Typically composed of journalists with wide-ranging areas of expertise, editorial boards serve a vital role for newspapers. The primary role of an editorial board is to research and discuss issues of importance and to write editorials that represent the position of the board, publisher and paper. Editorials differ from op-eds, columns and letters to the editor in that only an editorial represents institutional support, on behalf of the paper, for a stance or idea. Publicly submitted op-eds, columns and letters to the editor represent only the views of the writer. For almost 100 years, editors of The Emory Wheel have served on the paper’s Editorial Board. Each week, editors investigated and discussed issues of importance to the Emory community. Recently, the Wheel’s Editorial Board has taken stances on the vital nature of free speech on college campuses, the importance of safe spaces, issues with the current add/drop/swap system and racial injustice at Emory. In Spring 2016, the Wheel’s Editorial Board voted to amend the paper’s constitution and form an editorial board independent from the rest of the paper.
The Emory Wheel is seeking members for the Editorial Board. Prospective members are encouraged to apply if they desire to seek the truth, have an interest in discussing pressing issues with fellow students and enjoy persuasive writing. In 2019, the Board won the Society of Professional Journalists’ Mark of Excellence Award for Editorial Writing, beating out finalists from Auburn University (Ala.) and the University of Alabama. The Wheel submitted three editorials to the competition, and you can read about them here. Students of all years, including graduate students, are encouraged to apply to be part of the Wheel’s Editorial Board. Board members are expected to commit six to 10 hours a week to board meetings, where ideas will be debated and discussed. Each member of the Editorial Board will not be expected to handle the writing of each week’s editorials, but will be involved in the reporting and discussion of each. Individual members will write a few editorials each semester.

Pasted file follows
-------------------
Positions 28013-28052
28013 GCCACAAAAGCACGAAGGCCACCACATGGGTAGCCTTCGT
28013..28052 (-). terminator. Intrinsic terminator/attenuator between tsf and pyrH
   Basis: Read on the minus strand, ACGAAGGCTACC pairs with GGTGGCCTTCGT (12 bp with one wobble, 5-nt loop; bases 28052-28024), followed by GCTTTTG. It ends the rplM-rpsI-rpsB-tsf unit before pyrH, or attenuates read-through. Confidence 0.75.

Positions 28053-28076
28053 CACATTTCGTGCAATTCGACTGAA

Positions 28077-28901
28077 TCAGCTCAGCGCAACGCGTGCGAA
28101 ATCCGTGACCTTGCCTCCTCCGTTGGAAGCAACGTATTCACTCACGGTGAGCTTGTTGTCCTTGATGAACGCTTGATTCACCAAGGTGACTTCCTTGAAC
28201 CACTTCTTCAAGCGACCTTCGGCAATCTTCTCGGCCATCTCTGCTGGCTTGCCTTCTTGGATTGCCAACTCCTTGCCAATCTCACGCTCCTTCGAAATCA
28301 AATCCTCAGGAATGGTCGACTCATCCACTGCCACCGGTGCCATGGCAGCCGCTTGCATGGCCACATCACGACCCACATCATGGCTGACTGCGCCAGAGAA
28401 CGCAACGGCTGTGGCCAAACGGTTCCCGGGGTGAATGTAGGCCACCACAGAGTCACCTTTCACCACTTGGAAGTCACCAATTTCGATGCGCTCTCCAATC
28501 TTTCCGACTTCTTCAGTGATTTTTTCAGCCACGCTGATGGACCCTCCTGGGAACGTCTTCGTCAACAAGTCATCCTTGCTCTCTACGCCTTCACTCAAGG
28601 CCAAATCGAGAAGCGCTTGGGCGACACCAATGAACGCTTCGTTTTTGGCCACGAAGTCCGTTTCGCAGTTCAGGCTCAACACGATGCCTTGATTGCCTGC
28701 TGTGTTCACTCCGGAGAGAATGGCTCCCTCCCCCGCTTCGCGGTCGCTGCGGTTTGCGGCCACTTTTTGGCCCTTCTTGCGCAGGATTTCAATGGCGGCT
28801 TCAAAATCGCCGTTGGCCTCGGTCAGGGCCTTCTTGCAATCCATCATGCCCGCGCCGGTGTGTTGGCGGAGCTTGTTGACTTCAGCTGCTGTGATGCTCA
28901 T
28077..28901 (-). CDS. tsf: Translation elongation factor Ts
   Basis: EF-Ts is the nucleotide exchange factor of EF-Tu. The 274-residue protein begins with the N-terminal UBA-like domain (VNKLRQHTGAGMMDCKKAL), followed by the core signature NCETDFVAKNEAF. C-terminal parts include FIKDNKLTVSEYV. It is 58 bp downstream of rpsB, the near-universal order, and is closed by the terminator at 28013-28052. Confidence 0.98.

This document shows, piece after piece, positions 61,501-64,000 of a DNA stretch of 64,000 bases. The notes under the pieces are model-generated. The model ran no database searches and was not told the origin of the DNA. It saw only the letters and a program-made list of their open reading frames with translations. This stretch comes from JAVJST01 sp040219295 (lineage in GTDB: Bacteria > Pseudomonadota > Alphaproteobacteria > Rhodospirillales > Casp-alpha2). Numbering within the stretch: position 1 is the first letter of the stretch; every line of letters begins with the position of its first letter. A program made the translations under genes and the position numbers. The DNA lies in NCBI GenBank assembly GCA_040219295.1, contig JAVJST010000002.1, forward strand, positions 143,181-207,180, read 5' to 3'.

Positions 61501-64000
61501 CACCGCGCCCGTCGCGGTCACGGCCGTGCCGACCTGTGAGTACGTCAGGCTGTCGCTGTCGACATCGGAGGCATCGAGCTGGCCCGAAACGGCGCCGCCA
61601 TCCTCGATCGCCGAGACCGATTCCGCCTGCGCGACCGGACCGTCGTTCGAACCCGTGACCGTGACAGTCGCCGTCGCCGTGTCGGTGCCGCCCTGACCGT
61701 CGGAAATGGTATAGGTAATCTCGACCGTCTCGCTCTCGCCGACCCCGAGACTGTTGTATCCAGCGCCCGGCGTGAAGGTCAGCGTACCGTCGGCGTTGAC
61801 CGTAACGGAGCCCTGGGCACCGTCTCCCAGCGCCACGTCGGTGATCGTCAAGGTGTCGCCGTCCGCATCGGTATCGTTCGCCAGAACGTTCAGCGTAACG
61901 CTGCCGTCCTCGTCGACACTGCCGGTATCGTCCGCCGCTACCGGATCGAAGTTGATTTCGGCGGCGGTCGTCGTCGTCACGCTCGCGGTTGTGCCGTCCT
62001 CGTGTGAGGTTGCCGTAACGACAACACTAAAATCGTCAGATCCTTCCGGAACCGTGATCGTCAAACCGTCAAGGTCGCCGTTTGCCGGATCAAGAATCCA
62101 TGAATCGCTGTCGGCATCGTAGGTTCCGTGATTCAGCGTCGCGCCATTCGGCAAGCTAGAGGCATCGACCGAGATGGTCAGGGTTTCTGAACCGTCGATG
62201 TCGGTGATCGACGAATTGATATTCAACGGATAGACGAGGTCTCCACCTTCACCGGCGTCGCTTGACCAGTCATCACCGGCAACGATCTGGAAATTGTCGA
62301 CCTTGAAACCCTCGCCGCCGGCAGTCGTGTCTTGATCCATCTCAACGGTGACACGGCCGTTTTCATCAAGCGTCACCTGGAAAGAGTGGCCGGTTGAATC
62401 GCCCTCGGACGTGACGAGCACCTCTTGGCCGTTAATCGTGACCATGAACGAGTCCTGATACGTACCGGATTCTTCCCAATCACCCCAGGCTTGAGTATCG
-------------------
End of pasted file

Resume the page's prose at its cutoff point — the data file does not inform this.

We are looking for students of all interests, backgrounds and beliefs. Regardless of if you feel the Bern or want to build a wall, spend all day studying or protesting, if you are interested in making a positive impact on to the Emory community and believe you would be a good fit on the Editorial Board, we encourage you to apply. The application for the spring semester has closed, but it will reopen early this fall and will be accessible through this page.